I would say this in all sincerity and not from bias, Mr. Dinsdale. I have known Mr. Dinsdale; I can remember the times I met him

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here. He has been the only one, when he was Minister of Northern Affairs, to do any development as far as the Dawson area is concerned. We have to thank him. He and his colleagues in Cabinet were the ones who started the Dempster Highway. Surely it stands to reason that until we do get a progressive government and progressive ministers, we cannot hope to have the increase of tourists, which is one of the great things for the Territory. If we cannot hope to get along, we will be stagnant.

Mr. Chairman, gentlemen, I hope that you will bear in mind my request which I make on behalf of the people here in this part of the Territory. Thank you very much.

The Joint Chairman (Mr. MacGuigan): Thank you, Mr. Miller. As I mentioned earlier, we are pleased to have with us your member of Parliament, Mr. Erik Nielsen, and I would now invite Mr. Nielsen to make a brief comment.

Mr. Nielsen: Thank you, Mr. Chairman. Jim Miller has opened up a subject which is very close to the hearts of Yukoners and perhaps a very brief thumbnail sketch of the history of the concern of the Yukoners for constitutional reform might be of assistance to the Committee members.

Not originally, because it occurred as far back as the turn of the century, Yukoners have been concerned about constitutional reform. In 1963 a convention assembled, the Yukon Progressive Conservative Association passed a resolution calling for reform. The Yukon Liberal Association passed the same resolution about five years later, and over that course of seven years the Territorial Council unanimously passed the same motion at two successive sessions of their Council.

That resolution has been put on the record in Hansard in the House of Commons by myself and it has been put on the record of Committee Proceedings in the Standing Committee of the House on Indian Affairs and Northern Development.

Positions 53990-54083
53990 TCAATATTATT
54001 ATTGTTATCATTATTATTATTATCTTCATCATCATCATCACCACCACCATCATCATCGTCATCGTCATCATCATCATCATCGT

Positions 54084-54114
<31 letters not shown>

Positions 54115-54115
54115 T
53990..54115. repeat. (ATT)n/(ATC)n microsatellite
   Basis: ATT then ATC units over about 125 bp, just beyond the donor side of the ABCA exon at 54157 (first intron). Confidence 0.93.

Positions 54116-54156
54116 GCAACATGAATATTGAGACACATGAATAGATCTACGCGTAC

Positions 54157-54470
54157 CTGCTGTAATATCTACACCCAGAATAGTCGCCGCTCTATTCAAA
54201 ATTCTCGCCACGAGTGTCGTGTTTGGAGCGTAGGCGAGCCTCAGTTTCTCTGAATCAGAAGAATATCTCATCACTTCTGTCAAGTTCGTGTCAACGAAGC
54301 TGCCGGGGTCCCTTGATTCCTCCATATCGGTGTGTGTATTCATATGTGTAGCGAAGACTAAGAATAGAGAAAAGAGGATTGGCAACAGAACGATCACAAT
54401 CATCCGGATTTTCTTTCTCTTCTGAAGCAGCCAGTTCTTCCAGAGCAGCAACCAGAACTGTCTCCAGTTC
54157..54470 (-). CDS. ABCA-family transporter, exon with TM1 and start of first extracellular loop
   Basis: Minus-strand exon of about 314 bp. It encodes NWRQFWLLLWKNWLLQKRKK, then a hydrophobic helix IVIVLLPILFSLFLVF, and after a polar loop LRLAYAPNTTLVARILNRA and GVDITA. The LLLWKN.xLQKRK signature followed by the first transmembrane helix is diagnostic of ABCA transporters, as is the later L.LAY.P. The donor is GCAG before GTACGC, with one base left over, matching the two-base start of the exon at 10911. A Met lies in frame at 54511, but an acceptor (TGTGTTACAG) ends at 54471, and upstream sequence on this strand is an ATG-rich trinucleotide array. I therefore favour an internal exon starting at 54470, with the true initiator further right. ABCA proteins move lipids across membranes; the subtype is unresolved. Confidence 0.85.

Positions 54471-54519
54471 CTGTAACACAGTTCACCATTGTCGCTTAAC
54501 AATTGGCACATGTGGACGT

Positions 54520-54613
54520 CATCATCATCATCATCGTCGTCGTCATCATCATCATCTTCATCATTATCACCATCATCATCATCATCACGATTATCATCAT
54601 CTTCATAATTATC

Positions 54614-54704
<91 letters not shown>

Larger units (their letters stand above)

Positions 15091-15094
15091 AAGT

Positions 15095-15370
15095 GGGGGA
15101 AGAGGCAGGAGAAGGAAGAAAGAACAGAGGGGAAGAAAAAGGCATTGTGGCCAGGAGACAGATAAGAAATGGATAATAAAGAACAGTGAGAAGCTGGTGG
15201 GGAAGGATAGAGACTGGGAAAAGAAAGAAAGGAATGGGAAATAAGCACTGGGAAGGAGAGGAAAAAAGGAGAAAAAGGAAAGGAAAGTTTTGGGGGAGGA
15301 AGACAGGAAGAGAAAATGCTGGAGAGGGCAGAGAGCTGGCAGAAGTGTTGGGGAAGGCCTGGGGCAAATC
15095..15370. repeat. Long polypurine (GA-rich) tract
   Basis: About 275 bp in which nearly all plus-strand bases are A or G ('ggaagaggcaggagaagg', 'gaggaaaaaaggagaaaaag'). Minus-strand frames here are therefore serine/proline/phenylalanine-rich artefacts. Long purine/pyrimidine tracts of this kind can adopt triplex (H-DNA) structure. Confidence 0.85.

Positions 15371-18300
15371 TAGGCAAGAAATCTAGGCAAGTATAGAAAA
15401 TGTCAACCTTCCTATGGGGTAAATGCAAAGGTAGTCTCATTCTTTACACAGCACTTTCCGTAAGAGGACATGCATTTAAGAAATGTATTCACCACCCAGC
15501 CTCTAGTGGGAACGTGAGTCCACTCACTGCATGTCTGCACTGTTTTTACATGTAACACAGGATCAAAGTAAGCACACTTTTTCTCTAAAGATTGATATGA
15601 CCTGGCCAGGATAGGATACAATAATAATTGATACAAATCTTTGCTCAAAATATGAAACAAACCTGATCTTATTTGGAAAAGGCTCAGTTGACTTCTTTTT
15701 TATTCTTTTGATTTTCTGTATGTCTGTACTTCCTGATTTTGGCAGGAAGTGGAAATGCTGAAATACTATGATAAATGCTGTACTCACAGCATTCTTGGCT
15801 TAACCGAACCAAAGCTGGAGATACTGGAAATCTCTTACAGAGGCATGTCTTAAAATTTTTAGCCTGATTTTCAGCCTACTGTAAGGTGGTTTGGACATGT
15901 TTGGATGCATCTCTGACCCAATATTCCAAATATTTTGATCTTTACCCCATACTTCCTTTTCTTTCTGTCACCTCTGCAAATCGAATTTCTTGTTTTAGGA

Briefly, the resolution calls for an increase in the size of the Territorial Council, which now sits at seven members. And the reason behind the asking for an increase in the size of the Council is so that there can be some real division of opinion. It is difficult for a seven-man council to act in any fashion other than some sort of permanent opposition to the administration, which is directed in the final analysis by the Minister or by his officials in Ottawa.

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Yukoners in large majority believe that they are being governed by the state instead of being governed by their elected representatives. The idea that we have a wholly elected Council of seven members stops far short of any form of responsible government. We have a representative government in the Yukon only in so far as we are permitted to elect our own members of Council. The municipality of the City of Dawson and the municipality of the City of Whitehorse and indeed municipalities in your own constituencies in your own parts of the country have more powers with respect to government than does the Territorial Council. A very brief and quick example will point up this feature of our government here. The municipalities of Dawson and Whitehorse, and indeed most of them across Canada, are clothed with the power to tax the residents of those municipalities, and the municipal councils, once they raise revenues in this fashion, have the power to spend them on improving streets and other municipal services.

Contrast that situation with the situation confronting the members of the Territorial Council where Ottawa, through the Minister, directs to the Council what revenues must be raised and the kind of taxes that must be imposed in order to raise those revenues. If the Council does not act on the instructions of the Minister, the elected representatives are confronted with their budgets being cut. Such a confrontation occurred two-and-a-half to three years ago when Mr. Laing was the Minister and the Council had no alternative other than to back away.

The Council, while they are told from Ottawa what taxes they must impose upon the people who elect them to sit on ·council have absolutely no power whatsoever to spend one single red cent of those taxes. We in the Yukon liken that situation with the situation in the colonies and the events that gave rise to the Boston Tea Party. When George III imposed a certain tax on tea, the colonists in New England were so incensed that they dumped all the tea into the harbour and the reason was that they wanted some say in how those tax moneys were spent.